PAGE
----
I have a related question to this.  If I cash in my retirement annuity funds and bring them across to invest in a house (or other investment) rather than a super, I will effectively be starting retirement funding from scratch over here.  Given my age (45), what are the implications for retirement?  I have always been very particular about retirement funding, having made contributions to my RA since my first job, and the thought of starting from scratch is a bit alarming!

 

I don't think you need be overly worried about your income stream in your retirement.

Australia is not South Africa.

Australia does have an old Age Pension, which for a married couple is worth about A$34,000 a year, together with heaps of benefits such as paying only 2/3 for house rates, paying 2/3 for your vehicle registration, free doctor's visits, very cheap drug prescriptions from the chemist ($6), 10% off coffees at lots of restaurants, 2/3 price into cinemas, etc. Tax for senior Australians only begins after getting A$28,950 a year, instead of the general A$18,200 a year for average Australian resident, saving over $10,000 of taxable income at 20% tax rate.

The Australian government 35 years ago foresaw that the current generation of Baby Boomers weren't having kids in great numbers, in fact our birth rate was not replacing ourselves. This would put enormous stress on the tax system and delivery of providing care and pensions for older Australians in future years, so in 1988, a superannuation fund was started for every working Australian to put money from their wages into, so that when they retired at 65, there would be a sizeable "nest egg" for them to help afford a reasonable retirement. 

The Australian government offers the old age pension  of $34,000 for every couple nowadays, but realises that many Australian also will have an amount of money saved up in super. For Australians getting an income stream from their super once they retire, after a small threshold  . . . . $3,500 a year . . . . you lose half off your old age pension.

Say, for instance, that you had a savings in your superannuation fund and got a modest $13,500 a year return, paid monthly into your bank account.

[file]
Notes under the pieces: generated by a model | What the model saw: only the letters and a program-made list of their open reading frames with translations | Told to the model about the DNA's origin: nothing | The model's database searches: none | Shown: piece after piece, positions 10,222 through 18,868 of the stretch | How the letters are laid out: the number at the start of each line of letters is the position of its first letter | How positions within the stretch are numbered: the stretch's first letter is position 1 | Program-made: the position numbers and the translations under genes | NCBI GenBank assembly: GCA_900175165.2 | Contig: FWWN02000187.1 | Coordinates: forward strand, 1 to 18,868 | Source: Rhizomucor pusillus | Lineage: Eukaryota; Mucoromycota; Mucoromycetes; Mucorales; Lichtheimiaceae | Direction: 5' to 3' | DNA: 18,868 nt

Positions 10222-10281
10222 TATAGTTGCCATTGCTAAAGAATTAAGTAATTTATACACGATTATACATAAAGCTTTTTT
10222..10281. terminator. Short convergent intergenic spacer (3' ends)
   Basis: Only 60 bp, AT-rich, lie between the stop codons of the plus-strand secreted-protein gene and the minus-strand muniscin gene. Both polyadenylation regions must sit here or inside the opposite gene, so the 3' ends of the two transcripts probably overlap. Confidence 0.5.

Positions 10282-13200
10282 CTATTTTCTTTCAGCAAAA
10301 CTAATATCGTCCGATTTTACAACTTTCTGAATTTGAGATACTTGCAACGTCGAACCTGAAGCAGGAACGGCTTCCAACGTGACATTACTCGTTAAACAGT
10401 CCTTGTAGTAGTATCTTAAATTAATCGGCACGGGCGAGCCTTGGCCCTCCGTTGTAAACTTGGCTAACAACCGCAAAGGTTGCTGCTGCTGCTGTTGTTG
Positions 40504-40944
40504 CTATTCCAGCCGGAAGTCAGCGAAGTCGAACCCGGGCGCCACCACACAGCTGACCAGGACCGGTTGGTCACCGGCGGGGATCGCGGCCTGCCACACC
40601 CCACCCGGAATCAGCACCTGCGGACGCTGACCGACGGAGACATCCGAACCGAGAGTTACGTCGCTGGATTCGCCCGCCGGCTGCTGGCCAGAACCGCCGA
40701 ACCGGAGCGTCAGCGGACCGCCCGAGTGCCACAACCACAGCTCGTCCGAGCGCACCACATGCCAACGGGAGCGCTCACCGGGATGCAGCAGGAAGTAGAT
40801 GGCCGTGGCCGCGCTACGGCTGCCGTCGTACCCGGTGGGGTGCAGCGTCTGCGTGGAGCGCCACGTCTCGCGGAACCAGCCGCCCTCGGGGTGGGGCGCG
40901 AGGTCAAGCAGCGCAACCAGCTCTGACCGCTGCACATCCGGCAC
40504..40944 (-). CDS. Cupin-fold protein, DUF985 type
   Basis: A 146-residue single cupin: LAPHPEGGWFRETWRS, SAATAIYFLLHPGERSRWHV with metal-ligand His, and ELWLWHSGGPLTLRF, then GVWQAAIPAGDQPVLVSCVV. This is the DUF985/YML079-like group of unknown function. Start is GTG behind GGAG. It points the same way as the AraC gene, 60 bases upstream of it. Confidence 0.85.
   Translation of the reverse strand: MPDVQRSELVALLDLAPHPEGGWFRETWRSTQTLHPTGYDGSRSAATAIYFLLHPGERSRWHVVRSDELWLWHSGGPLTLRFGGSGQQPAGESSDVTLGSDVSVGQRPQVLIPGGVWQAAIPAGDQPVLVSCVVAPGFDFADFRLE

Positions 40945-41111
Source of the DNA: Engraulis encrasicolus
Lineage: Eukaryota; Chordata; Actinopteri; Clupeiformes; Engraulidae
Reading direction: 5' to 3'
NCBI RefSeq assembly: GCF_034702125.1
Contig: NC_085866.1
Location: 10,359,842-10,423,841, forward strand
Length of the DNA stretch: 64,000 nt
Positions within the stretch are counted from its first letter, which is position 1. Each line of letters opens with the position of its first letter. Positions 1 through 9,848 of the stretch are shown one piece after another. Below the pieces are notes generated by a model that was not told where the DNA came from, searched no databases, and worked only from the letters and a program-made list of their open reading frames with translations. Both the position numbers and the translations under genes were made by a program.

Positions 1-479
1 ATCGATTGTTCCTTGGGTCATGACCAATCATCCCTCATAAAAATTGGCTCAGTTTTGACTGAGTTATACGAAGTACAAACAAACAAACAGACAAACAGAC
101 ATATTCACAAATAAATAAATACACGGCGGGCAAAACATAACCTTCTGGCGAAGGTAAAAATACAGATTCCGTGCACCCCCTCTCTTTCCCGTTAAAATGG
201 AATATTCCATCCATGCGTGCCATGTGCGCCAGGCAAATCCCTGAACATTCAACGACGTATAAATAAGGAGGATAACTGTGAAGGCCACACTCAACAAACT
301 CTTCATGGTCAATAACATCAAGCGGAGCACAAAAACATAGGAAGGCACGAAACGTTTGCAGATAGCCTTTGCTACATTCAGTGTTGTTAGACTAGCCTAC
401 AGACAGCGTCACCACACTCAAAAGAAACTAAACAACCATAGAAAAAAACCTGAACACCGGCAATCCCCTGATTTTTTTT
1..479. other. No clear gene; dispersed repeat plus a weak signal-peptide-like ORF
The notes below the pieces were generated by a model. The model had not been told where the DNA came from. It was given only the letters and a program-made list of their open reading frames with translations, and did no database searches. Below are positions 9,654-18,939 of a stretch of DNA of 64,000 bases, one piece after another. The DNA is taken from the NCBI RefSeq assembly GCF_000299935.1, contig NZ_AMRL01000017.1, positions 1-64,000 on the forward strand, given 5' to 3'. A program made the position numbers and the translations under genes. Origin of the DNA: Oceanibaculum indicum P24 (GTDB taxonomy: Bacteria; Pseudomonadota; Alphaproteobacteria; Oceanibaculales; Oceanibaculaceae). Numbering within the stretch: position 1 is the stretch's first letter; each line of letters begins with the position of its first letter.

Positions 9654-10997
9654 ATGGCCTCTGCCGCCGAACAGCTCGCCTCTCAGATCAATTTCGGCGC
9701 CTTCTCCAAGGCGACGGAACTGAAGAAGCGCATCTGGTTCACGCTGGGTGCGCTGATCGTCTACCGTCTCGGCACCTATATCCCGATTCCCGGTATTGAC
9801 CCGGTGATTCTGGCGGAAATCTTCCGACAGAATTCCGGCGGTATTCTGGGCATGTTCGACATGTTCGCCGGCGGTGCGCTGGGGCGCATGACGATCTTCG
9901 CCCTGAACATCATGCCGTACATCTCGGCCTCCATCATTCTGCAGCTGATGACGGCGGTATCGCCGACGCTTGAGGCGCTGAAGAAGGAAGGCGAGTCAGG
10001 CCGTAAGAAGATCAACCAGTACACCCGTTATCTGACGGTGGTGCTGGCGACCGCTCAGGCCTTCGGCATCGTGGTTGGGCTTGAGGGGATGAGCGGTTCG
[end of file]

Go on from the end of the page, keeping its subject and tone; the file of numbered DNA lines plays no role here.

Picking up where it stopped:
The first $3,500 would not affect your old Age Pension which you get from the Australian government.

However, the remaining $10,000 would count against your old age pension. Half  . . . . . 1/2 of $10,000 = $5,000 . . . . would be deducted from your pension of $34,000, leaving you with an old age pension of $29,000  . . . . . $34,000 - $5,000 . . . .  for the year.

So, your real income would be $13,500 income stream from your superannuation fund and another $29,000 a year from your Australian old age pension, bringing you a total of $42,500 a year to live off, less income tax of everything over $28,950 a year.

That's hardly a tough life that most Australians face, in their retirement .

One factor I have found in the lives of South Africans here is that they are several years financially behind the average Australian.

The saving grace in all of this is the welfare system that Australia has, providing a generous income for all its people in retirement, so that they can at least  afford a reasonable lifestyle.

My own personal situation is one of taking early retirement at 55, travelling overseas for several years afterwards and travelling within Australia pretty extensively for about three or four months each and every year.

Edited by Bob
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ottg

@monsta I moved your reply to this old thread.

So how is the ETFs doing?

What is your take on ETFs in the Australia market?

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LynnS
On 3/10/2017 at 1:43 AM, RYLC said:

Just our experience and not actual advice:  We took ours out and kept it in the bank as our backup money until spouse got a job.  It was just a bit more than a year's wage (in Oz money) so it gave us a sense of security while job hunting. We were VERY careful not to dip into it but it was there if the wheels fell off.  After that we used it as a house deposit and it has set us up for life here.  For us: rolling it into super might have FELT good but it wouldn't have done us any good when we needed it most.

Hi RYLC,

 

We would probably do the same as you, but then that leaves us without a pension for later in life.  Did you start a pension fund from scratch in Oz?

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Duggen

Hi Lynn,